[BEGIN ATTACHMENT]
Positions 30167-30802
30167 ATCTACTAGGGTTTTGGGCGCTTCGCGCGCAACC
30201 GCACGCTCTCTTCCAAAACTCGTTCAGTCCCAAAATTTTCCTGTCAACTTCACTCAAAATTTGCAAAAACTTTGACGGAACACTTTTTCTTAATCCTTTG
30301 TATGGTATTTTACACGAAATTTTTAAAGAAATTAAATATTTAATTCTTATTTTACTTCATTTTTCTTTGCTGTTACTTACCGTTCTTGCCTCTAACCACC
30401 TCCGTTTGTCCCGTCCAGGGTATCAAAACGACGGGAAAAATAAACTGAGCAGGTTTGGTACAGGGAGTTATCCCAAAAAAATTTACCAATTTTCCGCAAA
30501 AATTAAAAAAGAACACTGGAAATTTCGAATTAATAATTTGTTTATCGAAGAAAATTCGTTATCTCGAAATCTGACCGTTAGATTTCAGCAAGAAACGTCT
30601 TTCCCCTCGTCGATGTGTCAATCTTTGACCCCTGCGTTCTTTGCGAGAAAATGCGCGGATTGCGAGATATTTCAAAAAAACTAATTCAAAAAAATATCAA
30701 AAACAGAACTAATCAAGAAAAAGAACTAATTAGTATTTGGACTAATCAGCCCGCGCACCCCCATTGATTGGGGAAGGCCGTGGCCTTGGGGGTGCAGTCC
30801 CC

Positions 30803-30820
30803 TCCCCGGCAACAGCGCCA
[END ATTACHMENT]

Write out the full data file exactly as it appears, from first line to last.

Positions 30167-30802
30167 ATCTACTAGGGTTTTGGGCGCTTCGCGCGCAACC
30201 GCACGCTCTCTTCCAAAACTCGTTCAGTCCCAAAATTTTCCTGTCAACTTCACTCAAAATTTGCAAAAACTTTGACGGAACACTTTTTCTTAATCCTTTG
30301 TATGGTATTTTACACGAAATTTTTAAAGAAATTAAATATTTAATTCTTATTTTACTTCATTTTTCTTTGCTGTTACTTACCGTTCTTGCCTCTAACCACC
30401 TCCGTTTGTCCCGTCCAGGGTATCAAAACGACGGGAAAAATAAACTGAGCAGGTTTGGTACAGGGAGTTATCCCAAAAAAATTTACCAATTTTCCGCAAA
30501 AATTAAAAAAGAACACTGGAAATTTCGAATTAATAATTTGTTTATCGAAGAAAATTCGTTATCTCGAAATCTGACCGTTAGATTTCAGCAAGAAACGTCT
30601 TTCCCCTCGTCGATGTGTCAATCTTTGACCCCTGCGTTCTTTGCGAGAAAATGCGCGGATTGCGAGATATTTCAAAAAAACTAATTCAAAAAAATATCAA
30701 AAACAGAACTAATCAAGAAAAAGAACTAATTAGTATTTGGACTAATCAGCCCGCGCACCCCCATTGATTGGGGAAGGCCGTGGCCTTGGGGGTGCAGTCC
30801 CC

Positions 30803-30820
30803 TCCCCGGCAACAGCGCCA